It’s a perfect home, in all honesty. The roof never fell off, thank God, because shingles cost more than solid gold. The structure is sound. We’ve seen it through two earth quakes and a supposed tornado. The size of the yard is perfect—spacious enough to enjoy, yet manageable enough to pay someone else to mow. Three is the perfect number of bedrooms, and they go in order from smallest to largest—like nesting dolls. Whether there are spirits or the wood just expands when it gets warm, I’ve never been afraid to be alone in the house. If there are spirits, they’re not angry. If it’s actually Satan, I must be on his nice list. Do not make out in the front yard. The neighbors will not appreciate it. There used to be this perfect tree that sit in the middle of the backyard and provided the perfect amount of shade in the summer. But, it rotted from the inside out and we had to pay some asshole $600 to cut it down. He ruined all my flowers. It truly is a beautiful place to live. Even with five dogs. Even when we couldn’t afford to furnish it in the beginning. Even when the doors were halfway painted. You should consider putting a Christmas tree in every room of the house and then taking them down in March so the neighbors don’t miss us. I learned a lot in this house. I learned to wrap meatloaf in bacon. And, then I learned how to stop eating meatloaf and bacon when LB became a hippy. I learned to teach a fearful dog to trust again. I learned to be a responsible adult—for the most part. I learned to drink too much, and then I learned how to stop. I learned that nitrous oxide does not a bad day fix. And, I learned to love someone else. I learned to love myself. I learned that I can make mistakes. And, I learned that I am not defined by them. I learned that life is worth living no matter how catastrophic and shitty and awful and heartbreaking it can be. I learned that I still have so much to learn. And, I learned it all in this house. So, please, be kind to it. Because I will miss it. Please, don’t forget to weed the lawn—or pay the kid down the street to do it. Don’t wait until you sell it to paint it the colors you love. It really shines in grey. I know the doors swing in the wrong direction, but eventually you will come to love them and hate everyone else’s. It’s so far from perfect. But, it’s beautiful and big and full of fucking character. It’s loud when it rains and far too quiet when it doesn’t. It will serve you well. And, be good to our neighbors. Because they have been absolutely amazing to us, and they will be equally as kind to you –as long as you’re not assholes. If no one comes to bother you, you know you’re fucking assholes. That’s on you. This house has been around for a long time. And, I imagine it will remain for many years to come. Unless the city pays you a shit ton of money to tear it down and put in a road. In which case, I am sure the neighbors will never talk to you again.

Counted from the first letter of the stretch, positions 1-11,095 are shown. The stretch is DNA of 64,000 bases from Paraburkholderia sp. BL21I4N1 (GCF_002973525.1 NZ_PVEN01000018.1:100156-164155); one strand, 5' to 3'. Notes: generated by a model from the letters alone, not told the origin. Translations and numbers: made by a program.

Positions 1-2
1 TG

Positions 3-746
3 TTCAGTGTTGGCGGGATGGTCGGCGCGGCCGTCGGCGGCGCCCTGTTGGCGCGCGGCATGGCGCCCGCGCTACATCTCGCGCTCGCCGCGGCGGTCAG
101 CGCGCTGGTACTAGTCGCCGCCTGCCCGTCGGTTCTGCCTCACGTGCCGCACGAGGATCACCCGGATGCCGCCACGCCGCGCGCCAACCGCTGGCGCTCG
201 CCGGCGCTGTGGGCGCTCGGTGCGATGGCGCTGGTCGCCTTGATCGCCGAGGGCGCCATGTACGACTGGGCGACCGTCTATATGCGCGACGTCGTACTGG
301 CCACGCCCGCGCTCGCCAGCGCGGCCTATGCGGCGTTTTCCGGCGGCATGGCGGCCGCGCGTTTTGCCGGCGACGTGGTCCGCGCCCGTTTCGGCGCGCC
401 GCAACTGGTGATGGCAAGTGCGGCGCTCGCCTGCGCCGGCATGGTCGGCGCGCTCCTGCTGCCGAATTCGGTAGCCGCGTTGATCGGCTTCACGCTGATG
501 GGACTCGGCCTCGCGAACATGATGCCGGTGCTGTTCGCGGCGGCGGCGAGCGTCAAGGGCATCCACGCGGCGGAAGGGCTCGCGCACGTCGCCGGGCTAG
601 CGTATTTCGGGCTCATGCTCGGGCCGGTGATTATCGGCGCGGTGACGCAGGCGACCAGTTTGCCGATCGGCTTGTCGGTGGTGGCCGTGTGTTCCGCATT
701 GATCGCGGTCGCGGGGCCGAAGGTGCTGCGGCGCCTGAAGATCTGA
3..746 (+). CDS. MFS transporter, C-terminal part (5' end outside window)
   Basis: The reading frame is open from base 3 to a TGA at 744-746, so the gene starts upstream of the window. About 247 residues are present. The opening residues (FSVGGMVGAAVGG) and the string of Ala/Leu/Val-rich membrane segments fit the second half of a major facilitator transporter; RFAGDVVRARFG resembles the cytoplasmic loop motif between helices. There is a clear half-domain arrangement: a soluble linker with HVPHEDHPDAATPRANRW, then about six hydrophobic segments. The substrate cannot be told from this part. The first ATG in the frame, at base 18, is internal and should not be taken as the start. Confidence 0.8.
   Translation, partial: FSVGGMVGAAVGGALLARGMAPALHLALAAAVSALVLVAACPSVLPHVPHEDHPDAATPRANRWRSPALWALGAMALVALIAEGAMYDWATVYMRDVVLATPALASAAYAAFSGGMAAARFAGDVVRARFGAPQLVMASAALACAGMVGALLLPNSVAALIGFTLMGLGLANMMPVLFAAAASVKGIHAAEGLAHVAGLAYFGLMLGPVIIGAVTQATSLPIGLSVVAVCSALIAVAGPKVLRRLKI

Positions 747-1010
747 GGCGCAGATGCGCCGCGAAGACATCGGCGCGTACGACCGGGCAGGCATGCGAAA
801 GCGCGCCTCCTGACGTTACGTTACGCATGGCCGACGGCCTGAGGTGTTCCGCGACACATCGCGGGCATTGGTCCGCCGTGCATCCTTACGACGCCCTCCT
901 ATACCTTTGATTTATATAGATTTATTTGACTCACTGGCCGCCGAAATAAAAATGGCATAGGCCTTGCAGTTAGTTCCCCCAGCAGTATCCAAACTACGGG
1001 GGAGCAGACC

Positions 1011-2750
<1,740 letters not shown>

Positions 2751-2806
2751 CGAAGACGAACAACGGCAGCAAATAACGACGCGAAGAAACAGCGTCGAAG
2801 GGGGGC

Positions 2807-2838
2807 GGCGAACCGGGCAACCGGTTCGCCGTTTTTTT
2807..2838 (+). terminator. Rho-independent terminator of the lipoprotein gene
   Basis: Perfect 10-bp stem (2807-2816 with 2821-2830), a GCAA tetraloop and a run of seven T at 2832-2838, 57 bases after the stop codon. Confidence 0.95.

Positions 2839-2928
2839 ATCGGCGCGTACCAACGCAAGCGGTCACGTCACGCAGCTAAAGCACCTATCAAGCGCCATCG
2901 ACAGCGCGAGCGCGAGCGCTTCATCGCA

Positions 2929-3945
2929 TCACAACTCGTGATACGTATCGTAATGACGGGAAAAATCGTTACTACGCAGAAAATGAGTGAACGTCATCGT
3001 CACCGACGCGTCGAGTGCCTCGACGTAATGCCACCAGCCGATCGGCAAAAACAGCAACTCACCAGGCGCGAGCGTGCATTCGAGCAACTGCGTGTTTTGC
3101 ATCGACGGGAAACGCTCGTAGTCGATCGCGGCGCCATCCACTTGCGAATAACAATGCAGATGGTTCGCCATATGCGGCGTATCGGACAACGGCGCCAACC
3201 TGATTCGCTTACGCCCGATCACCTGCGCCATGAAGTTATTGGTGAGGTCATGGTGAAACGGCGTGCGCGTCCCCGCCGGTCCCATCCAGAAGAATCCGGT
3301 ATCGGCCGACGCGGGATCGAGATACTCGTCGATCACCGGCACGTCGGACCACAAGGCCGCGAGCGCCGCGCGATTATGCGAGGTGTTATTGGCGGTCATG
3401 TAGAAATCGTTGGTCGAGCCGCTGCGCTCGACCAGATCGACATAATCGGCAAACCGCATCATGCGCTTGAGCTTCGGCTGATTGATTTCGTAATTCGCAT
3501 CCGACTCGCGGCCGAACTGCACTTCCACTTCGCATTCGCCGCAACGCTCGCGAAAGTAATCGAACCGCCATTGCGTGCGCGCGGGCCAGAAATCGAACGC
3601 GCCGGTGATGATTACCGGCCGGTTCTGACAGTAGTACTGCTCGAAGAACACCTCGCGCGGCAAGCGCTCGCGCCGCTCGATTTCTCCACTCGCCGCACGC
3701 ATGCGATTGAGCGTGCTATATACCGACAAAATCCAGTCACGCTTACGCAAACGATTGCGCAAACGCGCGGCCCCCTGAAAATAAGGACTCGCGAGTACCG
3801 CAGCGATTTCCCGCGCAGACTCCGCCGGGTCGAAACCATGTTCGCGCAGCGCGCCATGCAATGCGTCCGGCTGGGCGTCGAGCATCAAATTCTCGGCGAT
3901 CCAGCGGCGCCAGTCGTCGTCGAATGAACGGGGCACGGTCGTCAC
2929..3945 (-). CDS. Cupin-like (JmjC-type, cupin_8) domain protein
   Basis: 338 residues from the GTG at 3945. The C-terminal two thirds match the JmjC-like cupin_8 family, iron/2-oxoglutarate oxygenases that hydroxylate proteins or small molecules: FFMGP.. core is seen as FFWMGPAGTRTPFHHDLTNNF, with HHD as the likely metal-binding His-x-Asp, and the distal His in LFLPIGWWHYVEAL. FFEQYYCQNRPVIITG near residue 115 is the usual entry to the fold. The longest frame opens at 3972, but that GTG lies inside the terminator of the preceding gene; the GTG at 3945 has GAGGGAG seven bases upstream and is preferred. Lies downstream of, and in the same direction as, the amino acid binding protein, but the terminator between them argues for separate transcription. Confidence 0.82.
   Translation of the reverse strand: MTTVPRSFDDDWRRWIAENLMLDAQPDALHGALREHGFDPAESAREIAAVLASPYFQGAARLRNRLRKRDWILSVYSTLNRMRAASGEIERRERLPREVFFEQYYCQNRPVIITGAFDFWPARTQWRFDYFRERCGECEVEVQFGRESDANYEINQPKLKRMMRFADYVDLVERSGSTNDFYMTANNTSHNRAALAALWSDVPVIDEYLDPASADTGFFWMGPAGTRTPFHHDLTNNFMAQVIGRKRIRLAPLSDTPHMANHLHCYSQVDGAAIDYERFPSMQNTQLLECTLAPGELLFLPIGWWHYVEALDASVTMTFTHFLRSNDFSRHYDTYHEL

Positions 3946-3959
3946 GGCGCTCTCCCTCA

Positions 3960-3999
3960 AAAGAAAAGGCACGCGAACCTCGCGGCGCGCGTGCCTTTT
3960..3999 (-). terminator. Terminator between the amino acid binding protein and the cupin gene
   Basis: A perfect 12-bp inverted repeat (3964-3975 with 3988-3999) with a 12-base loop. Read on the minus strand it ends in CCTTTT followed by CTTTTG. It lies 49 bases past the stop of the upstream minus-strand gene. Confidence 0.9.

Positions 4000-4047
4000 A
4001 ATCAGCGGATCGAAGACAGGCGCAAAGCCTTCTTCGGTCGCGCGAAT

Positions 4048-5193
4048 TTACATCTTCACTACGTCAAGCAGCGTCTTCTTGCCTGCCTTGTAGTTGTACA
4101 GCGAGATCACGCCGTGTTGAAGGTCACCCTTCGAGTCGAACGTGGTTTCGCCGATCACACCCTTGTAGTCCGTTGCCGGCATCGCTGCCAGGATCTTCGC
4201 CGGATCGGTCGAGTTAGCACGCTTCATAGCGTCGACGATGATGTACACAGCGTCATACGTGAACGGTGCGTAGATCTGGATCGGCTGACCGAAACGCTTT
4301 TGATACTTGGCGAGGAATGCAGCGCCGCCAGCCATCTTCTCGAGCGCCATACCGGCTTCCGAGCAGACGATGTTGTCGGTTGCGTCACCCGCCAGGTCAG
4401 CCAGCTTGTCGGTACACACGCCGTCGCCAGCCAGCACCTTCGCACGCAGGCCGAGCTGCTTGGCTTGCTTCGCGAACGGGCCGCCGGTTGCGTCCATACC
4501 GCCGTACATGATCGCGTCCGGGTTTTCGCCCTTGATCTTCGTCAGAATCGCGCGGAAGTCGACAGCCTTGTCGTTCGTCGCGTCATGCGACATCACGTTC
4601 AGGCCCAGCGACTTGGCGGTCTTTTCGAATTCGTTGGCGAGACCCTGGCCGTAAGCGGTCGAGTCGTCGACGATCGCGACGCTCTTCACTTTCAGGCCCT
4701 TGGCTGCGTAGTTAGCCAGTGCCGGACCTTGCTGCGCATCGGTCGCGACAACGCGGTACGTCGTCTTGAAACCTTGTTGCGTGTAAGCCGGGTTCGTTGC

Just know that it was loved. It was as loved as an inanimate object could possibly be. And, it will always be loved. Because it was ours.